FIRST PERIOD: THE LOSS OF THE DIAMOND (1848)
16. CHAPTER XVI
We found my lady with no light in the room but the reading-lamp.
The shade was screwed down so as to overshadow her face.
Instead of looking up at us in her usual straightforward way,
she sat close at the table, and kept her eyes fixed obstinately on
an open book.
"Officer," she said, "is it important to the inquiry you are conducting,
to know beforehand if any person now in this house wishes to leave it?"
"Most important, my lady."
"I have to tell you, then, that Miss Verinder proposes going
to stay with her aunt, Mrs. Ablewhite, of Frizinghall.
She has arranged to leave us the first thing to-morrow morning."
Sergeant Cuff looked at me. I made a step forward to speak to my mistress--
and, feeling my heart fail me (if I must own it), took a step back again,
and said nothing.
"May I ask your ladyship WHEN Miss Verinder informed you that she
was going to her aunt's?" inquired the Sergeant.
"About an hour since," answered my mistress.
Sergeant Cuff looked at me once more. They say old people's hearts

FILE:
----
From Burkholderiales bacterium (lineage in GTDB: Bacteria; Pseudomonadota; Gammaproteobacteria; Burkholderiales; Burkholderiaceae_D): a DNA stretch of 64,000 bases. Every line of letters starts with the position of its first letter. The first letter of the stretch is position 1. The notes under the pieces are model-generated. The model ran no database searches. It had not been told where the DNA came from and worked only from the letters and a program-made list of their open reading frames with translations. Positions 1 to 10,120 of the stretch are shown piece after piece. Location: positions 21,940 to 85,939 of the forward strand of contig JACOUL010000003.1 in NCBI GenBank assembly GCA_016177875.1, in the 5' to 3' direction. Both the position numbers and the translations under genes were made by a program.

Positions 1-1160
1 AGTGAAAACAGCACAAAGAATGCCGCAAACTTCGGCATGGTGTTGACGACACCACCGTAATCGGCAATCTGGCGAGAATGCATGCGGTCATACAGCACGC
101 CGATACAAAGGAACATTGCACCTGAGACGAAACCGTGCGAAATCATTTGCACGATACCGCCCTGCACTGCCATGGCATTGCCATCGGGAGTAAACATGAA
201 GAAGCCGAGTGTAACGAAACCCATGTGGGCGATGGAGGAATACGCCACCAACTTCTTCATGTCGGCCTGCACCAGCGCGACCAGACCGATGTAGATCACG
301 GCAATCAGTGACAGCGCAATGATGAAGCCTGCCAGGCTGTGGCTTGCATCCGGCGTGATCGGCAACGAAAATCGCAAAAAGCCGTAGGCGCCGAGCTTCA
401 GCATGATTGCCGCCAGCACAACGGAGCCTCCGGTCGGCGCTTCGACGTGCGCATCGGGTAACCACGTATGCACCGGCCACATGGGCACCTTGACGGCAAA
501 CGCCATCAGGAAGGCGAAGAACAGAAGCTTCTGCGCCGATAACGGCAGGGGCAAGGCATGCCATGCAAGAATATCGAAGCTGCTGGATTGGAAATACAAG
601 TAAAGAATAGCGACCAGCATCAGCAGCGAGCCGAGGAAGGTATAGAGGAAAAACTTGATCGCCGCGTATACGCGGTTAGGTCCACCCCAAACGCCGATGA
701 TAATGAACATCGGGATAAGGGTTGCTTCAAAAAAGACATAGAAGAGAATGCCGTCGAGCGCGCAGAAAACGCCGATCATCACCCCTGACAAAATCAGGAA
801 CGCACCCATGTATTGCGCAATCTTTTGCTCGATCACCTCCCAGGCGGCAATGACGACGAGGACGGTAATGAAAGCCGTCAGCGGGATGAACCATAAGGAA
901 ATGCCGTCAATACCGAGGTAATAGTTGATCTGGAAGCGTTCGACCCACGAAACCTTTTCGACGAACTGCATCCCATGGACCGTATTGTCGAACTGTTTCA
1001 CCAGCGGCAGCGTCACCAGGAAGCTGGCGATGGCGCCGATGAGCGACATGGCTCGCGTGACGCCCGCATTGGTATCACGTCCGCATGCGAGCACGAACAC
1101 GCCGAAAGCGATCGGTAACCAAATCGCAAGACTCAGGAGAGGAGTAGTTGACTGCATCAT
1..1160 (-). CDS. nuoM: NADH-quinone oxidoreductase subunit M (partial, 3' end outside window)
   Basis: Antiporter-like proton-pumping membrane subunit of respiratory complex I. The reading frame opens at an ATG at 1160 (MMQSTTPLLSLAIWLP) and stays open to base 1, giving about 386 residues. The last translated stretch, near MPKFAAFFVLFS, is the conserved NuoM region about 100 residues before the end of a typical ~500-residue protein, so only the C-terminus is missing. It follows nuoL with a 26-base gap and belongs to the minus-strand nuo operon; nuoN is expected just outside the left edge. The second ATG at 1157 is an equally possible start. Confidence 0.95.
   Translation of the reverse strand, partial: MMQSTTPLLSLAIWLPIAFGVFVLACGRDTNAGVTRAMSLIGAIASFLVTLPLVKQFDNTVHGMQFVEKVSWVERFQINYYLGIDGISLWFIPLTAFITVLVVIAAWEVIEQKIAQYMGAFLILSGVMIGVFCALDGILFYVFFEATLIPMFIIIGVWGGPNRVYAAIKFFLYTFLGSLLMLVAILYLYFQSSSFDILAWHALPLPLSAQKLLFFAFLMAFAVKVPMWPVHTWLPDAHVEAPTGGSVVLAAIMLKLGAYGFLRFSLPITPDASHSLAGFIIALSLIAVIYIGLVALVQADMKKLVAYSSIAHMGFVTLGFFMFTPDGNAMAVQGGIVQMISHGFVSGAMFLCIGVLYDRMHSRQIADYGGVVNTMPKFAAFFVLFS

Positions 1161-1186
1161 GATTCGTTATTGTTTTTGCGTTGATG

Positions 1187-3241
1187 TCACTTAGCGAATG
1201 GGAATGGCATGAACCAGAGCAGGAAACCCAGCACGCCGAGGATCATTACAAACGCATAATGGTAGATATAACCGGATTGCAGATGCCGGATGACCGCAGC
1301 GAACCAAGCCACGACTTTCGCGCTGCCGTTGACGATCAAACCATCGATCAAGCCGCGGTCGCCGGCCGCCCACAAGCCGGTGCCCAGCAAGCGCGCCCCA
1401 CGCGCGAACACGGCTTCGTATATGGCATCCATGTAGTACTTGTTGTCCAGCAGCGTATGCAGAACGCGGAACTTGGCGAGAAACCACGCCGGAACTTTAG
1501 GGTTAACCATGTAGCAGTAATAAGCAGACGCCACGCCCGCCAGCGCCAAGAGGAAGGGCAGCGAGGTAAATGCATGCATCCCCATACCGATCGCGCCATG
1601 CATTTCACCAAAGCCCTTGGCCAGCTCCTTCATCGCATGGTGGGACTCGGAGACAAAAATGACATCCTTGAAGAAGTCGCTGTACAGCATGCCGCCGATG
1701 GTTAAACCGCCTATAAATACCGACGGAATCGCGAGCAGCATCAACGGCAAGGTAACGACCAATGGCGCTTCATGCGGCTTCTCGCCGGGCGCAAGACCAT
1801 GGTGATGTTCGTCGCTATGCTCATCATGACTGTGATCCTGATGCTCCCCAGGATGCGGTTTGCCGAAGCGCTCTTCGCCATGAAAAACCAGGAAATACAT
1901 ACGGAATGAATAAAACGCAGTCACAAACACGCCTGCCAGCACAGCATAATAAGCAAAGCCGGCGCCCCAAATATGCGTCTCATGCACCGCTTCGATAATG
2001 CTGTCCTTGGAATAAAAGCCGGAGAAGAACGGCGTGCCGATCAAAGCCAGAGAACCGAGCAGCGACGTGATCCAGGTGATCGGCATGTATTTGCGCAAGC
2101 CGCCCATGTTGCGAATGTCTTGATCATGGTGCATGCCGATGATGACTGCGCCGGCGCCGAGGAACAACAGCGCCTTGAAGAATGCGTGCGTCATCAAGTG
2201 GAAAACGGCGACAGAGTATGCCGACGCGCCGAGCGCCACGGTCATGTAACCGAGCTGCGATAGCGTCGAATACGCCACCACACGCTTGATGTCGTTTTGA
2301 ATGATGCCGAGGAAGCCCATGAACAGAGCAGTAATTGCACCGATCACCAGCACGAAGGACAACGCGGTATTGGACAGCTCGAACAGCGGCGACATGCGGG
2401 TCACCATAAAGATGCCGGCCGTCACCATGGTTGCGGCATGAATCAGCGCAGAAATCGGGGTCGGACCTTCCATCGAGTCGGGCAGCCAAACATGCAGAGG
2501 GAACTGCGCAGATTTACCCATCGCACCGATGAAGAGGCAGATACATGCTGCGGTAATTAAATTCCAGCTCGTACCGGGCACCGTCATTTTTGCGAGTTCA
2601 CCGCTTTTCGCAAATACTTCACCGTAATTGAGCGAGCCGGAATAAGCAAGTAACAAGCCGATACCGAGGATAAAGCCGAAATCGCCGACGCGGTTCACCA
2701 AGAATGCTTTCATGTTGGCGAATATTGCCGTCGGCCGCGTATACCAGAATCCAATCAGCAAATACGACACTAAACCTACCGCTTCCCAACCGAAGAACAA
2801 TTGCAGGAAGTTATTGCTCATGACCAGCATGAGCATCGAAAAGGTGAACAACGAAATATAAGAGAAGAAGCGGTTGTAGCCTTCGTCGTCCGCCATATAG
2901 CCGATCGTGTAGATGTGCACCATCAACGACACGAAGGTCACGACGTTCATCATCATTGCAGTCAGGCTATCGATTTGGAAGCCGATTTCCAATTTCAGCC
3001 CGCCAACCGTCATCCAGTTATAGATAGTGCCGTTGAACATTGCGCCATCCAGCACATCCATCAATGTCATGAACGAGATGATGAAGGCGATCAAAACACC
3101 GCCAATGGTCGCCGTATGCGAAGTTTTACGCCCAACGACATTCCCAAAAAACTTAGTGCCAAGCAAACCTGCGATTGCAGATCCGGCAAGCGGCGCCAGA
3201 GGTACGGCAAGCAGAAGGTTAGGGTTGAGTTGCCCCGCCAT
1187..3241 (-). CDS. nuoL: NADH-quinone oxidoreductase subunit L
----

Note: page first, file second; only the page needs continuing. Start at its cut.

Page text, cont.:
are not very easily moved. My heart couldn't have thumped much
harder than it did now, if I had been five-and-twenty again!
"I have no claim, my lady," says the Sergeant, "to control
Miss Verinder's actions. All I can ask you to do is to put
off her departure, if possible, till later in the day.
I must go to Frizinghall myself to-morrow morning--and I shall
be back by two o'clock, if not before. If Miss Verinder can
be kept here till that time, I should wish to say two words
to her--unexpectedly--before she goes."
My lady directed me to give the coachman her orders, that the carriage
was not to come for Miss Rachel until two o'clock. "Have you more to say?"
she asked of the Sergeant, when this had been done.